“I fully support the application of non-compete obligations to all hospitals,” said Dr. Jonathan Jones, president of the American Academy of Emergency Medicine, whose members are bound by non-compete obligations. I’m here.
California, North Dakota, and Oklahoma already prohibit enforcement of non-compete clauses against all employees, and six other states prohibit enforcement of non-compete clauses against physicians. Even in states without bans, judges have waived non-compete obligations when they found them too broad or unreasonable.
But challenging a non-compete clause can cost tens of thousands of dollars in legal fees, and other employers may not want to risk hiring people in the middle of a legal battle, doctors say. said Luke Campbell, a Seattle attorney representing .
FTC rules also prohibit the use of non-disclosure agreements or training repayment agreements in employment contracts when they act as a de facto non-compete.
Hospitals often require nurses to sign training reimbursement agreement clauses called TRAPs. This locks a nurse into the job by requiring her to pay $20,000 in what is essentially the equivalent of job orientation if the nurse quits within her two years. says the nursing group. The labor union, National Nurses United, wants the FTC to explicitly ban her TRAP.
As of last year, nearly three-quarters of all doctors in the United States were employed by the hospital system or other companies, many of whom work under non-compete obligations. A 2018 survey found that nearly half of primary care physicians in California, Illinois, Georgia, Pennsylvania, and Texas are bound by non-compete obligations.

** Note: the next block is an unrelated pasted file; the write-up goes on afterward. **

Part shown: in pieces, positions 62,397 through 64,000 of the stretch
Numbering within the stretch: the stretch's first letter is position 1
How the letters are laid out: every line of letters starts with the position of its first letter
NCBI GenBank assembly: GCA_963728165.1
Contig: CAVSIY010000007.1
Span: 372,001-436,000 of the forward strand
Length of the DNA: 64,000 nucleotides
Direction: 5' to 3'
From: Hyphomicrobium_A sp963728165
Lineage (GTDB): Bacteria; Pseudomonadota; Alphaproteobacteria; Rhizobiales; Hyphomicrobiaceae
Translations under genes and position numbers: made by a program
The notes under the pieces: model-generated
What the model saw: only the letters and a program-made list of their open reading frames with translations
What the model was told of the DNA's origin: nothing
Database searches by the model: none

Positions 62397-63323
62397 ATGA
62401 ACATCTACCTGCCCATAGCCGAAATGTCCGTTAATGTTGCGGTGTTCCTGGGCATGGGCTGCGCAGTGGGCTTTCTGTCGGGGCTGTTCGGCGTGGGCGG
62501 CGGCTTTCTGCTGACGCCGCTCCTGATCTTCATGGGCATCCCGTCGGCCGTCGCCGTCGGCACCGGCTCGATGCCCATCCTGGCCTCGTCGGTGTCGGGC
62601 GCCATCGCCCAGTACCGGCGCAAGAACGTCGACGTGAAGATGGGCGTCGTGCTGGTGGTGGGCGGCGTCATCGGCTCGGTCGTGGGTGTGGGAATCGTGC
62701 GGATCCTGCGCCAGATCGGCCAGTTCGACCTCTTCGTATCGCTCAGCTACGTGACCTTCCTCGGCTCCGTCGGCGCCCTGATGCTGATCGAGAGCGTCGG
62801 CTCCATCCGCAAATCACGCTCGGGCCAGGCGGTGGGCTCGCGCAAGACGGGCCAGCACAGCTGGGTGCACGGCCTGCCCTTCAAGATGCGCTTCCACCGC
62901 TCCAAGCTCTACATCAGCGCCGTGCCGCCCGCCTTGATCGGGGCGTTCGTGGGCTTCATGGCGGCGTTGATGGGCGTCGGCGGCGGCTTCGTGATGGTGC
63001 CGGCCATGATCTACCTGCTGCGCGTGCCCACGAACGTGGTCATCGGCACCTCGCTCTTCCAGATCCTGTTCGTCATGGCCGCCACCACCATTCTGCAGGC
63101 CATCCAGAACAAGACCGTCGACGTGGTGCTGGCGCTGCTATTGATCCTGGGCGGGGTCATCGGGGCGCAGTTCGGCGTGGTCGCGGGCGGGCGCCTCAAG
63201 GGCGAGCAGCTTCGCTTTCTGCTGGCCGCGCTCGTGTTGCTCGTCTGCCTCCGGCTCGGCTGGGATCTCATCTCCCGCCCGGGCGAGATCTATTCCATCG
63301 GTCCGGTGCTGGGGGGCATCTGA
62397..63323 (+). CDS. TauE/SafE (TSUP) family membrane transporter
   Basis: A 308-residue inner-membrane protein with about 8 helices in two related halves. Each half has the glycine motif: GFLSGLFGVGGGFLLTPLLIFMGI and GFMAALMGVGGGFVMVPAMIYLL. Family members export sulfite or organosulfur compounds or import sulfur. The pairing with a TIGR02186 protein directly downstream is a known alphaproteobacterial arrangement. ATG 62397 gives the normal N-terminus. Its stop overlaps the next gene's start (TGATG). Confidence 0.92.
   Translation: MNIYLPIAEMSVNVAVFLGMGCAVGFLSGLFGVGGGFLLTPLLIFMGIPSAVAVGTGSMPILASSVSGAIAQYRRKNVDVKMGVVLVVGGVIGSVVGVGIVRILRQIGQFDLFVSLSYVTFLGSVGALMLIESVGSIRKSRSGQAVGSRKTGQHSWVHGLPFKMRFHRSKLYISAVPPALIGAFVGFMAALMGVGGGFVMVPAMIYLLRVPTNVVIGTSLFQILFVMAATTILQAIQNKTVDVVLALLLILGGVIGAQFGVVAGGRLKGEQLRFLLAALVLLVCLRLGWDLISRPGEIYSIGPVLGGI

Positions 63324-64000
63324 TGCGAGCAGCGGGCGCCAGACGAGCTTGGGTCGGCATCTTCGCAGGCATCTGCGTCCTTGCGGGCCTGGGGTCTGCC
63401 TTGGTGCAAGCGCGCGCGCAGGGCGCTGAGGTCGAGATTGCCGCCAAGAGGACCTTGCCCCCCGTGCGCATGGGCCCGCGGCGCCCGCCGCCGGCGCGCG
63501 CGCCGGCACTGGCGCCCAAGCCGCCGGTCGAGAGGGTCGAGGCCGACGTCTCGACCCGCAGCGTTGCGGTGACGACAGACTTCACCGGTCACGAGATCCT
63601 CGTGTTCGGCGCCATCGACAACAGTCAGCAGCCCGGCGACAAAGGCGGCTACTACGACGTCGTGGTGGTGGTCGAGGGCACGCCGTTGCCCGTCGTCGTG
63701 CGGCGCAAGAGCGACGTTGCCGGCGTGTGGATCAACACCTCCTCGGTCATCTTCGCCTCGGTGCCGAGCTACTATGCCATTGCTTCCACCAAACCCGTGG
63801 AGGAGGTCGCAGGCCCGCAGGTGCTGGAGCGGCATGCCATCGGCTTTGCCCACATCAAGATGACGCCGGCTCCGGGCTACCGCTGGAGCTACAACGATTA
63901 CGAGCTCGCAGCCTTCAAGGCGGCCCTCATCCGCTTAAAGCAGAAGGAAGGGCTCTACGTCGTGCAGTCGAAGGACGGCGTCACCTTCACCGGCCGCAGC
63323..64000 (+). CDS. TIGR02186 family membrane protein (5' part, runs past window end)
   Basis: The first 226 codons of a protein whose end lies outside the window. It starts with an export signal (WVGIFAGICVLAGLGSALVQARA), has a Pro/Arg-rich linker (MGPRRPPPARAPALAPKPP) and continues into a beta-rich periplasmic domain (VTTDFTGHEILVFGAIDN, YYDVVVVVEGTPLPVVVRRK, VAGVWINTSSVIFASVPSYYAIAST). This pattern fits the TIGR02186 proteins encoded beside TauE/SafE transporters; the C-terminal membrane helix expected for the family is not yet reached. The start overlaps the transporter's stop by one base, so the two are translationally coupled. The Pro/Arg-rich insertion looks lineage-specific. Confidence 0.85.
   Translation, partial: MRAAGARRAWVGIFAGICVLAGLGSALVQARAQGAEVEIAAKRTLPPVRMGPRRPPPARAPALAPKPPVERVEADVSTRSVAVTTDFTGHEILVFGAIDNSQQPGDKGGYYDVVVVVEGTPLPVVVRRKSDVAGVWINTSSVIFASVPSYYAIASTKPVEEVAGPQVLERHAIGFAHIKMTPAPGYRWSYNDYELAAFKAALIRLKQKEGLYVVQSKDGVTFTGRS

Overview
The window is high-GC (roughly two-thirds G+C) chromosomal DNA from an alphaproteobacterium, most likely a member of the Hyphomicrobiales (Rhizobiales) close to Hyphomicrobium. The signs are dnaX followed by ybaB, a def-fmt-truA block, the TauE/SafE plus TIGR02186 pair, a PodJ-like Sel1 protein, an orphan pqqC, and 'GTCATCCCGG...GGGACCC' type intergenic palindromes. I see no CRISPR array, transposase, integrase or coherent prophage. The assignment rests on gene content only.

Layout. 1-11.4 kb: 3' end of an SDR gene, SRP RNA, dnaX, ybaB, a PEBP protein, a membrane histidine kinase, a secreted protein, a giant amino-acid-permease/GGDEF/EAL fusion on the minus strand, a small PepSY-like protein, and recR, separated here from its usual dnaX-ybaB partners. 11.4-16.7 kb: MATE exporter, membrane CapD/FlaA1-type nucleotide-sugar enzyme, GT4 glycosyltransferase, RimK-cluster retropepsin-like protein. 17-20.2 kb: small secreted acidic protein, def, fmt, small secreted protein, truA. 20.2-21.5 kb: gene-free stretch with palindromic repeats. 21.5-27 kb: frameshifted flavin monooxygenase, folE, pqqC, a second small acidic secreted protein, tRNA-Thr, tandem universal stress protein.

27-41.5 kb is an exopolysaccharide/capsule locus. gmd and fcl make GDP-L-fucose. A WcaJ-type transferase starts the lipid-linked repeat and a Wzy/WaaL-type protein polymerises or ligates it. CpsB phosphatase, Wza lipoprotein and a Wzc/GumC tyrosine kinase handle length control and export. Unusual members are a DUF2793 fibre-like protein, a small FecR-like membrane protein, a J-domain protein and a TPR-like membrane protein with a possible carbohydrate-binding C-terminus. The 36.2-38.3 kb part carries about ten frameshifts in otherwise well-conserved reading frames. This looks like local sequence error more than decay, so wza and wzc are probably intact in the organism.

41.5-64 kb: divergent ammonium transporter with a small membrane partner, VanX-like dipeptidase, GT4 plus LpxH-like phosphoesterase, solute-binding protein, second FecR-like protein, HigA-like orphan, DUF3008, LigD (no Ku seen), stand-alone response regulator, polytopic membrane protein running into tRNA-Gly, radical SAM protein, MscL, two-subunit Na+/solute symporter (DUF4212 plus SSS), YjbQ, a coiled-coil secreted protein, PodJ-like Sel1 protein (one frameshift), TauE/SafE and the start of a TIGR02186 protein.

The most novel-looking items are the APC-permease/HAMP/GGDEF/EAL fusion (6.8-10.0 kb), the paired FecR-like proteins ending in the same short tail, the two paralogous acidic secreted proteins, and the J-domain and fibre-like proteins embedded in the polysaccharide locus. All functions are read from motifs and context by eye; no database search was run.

Private equity-owned staffing firms such as TeamHealth, Envision Healthcare, and Sound Physicians provide emergency physicians and other medical professionals to work in hospitals and generally use non-compete clauses. None of these three companies agreed to discuss an employment contract. As a for-profit employer, non-compete clauses in contracts would clearly be prohibited even if the employee worked for a non-profit hospital.
Hospitals, insurance companies, and doctor-owned medical groups also use non-compete obligations when hiring doctors and other medical professionals.
Hospital-based physicians (paramedics, anesthesiologists, hospitalists, radiologists, pathologists) are refuting industry claims that they carry patients and sensitive information with them.
Dr. Robert McNamara, Director of Emergency Medicine, Temple University, said:
Instead, he said, non-compete obligations are how physician staffing firms lock in contracts with hospitals. “Private equity groups told hospitals, ‘You may not like what we’re doing, but if you get rid of us, we’ll have to replace all of your doctors.’ I can say
Dr. Vanessa Urbina, a general practitioner in central Florida, is also concerned about the impact on her patients. She left her company-owned medical practice in Altamonte Springs last year for what she described as an abusive environment. Trapped by a non-competitive agreement she signed prohibiting her from practicing within 15 miles of her clinic, she moved her primary school to the country side of Mount Dora, 19 miles away. Care of opened her clinic.
She had to stay in the area because of a child custody agreement. Her non-compete fight cost her $25,000 in attorney fees and lost income. She now has to drive a long way to pick up her daughter from school, but is happy with her new practice. However, she is upset at not being able to care for her former patients.
“They forced me to abandon the patient,” she said. “Now they have to wait three months for her to book. Noncompetition should be illegal.”